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Archive for September 14th, 2015

On the Commissioner’s speech and Cartes Bancaires turning one: are geo-blocking provisions really a restriction by object? Really really?

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Really

On the first anniversary of Cartes Bancaires (see here for Alfonso’s instant classic on the judgment), Commissioner Vestager gave a speech on Intellectual Property and Competition at the IBA Competition Conference in Florence. There is no trace of the ruling in the speech. There is, on the other hand, a reference to another carte. It is not the carte bleue either but the carte blanche, and this, in the context of a statement with which it is difficult to disagree (‘property rights never give you a carte blanche for exemption from regulatory obligations’).

The speech addresses two issues that have been abundantly discussed in the blog. Standard-essential patents – surprise – is one of them. Pretty much in line with Alfonso’s position, the Commissioner appears to interpret Huawei as broadly endorsing the Commission approach to the matter. The second one is the Pay TV case (and this in the context of the Digital Single Market Strategy). To mark Cartes Bancaires’ first birthday, I will focus on the latter.

You will remember that the Commission sent a Statement of Objections to Sky UK and the major studios. It was suggested in the press release that geo-blocking provisions prohibiting Sky UK from offering its online content outside of the UK are restrictive of competition by object (see here for my reaction). Commissioner Vestager’s speech insists on the same idea. It is valuable because it is less ambiguous than the press release in several important respects and thus more explicit about the challenges that the Commission will face in the Pay TV case.

Commissioner Vestager makes it very clear that Sky UK would not be able to offer its content online in the Member States where the rights have been licensed to another broadcaster. If it did, it would be breaching the rights of that licensee. Accordingly, removing the contentious geo-blocking provisions would not be enough to promote the cross-border provision of copyright-protected content in the EU. It would only be possible to achieve this policy goal– and the Commissioner is explicit and candid in this regard – by changing copyright rules.

So to recap: even in the absence of geo-blocking obligations, Sky UK would not be able to lawfully offer its online services in territories allocated to other licensees. It would have to breach the latter’s copyright to do so. Are these obligations be restrictive of competition by object, then? Cartes Bancaires (in line with Murphy) was a good reminder of the importance of the economic and legal context of an agreement when establishing whether it is restrictive by object. And I cannot think of a better classroom example than this case to show that such context can make a real difference in practice.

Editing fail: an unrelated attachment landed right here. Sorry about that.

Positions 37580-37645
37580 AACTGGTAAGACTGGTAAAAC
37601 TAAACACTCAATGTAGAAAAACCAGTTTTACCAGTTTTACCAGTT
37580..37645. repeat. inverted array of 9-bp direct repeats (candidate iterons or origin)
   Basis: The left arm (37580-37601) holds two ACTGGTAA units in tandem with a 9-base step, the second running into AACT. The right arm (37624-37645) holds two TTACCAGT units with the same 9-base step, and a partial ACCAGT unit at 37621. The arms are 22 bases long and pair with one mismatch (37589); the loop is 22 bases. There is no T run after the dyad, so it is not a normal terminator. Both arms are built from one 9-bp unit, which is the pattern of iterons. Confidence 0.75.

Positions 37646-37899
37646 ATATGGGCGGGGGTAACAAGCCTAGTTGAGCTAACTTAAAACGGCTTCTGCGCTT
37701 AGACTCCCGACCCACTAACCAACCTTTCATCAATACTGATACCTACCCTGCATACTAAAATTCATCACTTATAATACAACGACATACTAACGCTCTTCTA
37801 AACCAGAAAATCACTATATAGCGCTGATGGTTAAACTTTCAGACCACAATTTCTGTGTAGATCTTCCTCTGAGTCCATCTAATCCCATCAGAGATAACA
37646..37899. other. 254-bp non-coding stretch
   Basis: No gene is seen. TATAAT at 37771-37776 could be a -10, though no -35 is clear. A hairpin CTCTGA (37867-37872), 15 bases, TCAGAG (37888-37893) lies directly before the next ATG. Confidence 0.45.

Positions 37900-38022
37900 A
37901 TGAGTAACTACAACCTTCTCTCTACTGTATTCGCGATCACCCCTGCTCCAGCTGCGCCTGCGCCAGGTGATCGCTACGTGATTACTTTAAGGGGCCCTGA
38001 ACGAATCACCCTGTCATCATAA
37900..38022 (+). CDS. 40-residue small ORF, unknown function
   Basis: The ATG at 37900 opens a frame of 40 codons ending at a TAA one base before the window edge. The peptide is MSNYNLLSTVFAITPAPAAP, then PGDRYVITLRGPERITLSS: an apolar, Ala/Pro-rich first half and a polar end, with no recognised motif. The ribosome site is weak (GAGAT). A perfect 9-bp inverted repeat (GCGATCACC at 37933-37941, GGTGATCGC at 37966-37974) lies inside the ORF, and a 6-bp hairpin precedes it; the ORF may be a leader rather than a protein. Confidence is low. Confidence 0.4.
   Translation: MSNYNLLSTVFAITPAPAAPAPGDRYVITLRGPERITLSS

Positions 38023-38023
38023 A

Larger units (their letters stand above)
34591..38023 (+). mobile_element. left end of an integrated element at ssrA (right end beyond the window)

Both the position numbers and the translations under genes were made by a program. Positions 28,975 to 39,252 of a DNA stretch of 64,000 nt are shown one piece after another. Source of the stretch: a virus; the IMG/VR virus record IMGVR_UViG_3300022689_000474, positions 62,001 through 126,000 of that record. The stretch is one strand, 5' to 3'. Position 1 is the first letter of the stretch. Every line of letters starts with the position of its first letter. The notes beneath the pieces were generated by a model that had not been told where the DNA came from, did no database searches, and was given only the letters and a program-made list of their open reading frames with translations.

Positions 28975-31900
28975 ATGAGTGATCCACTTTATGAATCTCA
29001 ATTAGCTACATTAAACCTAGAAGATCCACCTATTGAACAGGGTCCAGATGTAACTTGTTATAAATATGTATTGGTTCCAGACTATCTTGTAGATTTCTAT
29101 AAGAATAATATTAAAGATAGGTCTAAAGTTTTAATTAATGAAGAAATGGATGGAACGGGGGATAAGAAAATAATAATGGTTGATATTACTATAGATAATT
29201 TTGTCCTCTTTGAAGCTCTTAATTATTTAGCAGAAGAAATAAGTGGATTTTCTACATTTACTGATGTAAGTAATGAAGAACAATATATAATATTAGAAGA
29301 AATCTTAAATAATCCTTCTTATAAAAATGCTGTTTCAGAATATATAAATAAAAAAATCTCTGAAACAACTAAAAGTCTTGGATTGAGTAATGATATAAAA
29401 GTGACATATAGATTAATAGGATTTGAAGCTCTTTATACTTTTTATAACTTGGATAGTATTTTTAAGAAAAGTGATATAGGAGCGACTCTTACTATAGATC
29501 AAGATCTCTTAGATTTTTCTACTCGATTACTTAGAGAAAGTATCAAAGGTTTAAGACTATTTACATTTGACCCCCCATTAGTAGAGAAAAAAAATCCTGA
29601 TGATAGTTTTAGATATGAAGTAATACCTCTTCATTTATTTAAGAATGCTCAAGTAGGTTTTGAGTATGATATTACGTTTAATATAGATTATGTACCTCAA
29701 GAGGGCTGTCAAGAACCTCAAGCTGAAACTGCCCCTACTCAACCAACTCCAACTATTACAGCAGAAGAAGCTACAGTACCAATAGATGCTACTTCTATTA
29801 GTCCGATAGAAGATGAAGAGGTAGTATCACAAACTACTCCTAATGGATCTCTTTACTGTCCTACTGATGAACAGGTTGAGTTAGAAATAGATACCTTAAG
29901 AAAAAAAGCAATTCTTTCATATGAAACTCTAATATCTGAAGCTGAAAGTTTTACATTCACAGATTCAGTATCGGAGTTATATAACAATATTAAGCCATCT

It is clear since Societe Technique Miniere that an agreement is only caught by Article 101(1) TFEU when it restricts competition that would otherwise have existed. This is the famous counterfactual analysis, which featured prominently in landmark cases like European Night Services, O2 (Germany) and, more recently, E.On/GdF. Interestingly, this principle has been explicitly endorsed by the Commission in the context of parallel trade restrictions. According to the Guidelines on vertical restraints, even absolute territorial protection may fall outside Article 101(1) TFEU altogether (i.e. it may not restrict competition by object or effect) if the counterfactual analysis reveals that no market entry would have occurred in the absence of the agreement. In the same vein, the Commission takes the view in the Guidelines on Article 101(3) TFEU that the counterfactual analysis applies both to potential restrictions by object and by effect.

Against this background, and since the Commission seems to concede – now unambiguously – that Sky UK would only be a potential competitor to other licensees in a different economic and legal context (that is, only following the reforms of copyright rules), I fail to see how, in the post-Cartes Bancaires universe, an agreement of this kind can be considered to be in breach of Article 101(1) TFEU ‘by its very nature’. As usual, however, I would love to read your views on this question. And please note that all of this goes without even starting to discuss Coditel II and Murphy!

Written by Pablo Ibanez Colomo

14 September 2015 at 8:57 am

Posted in Uncategorized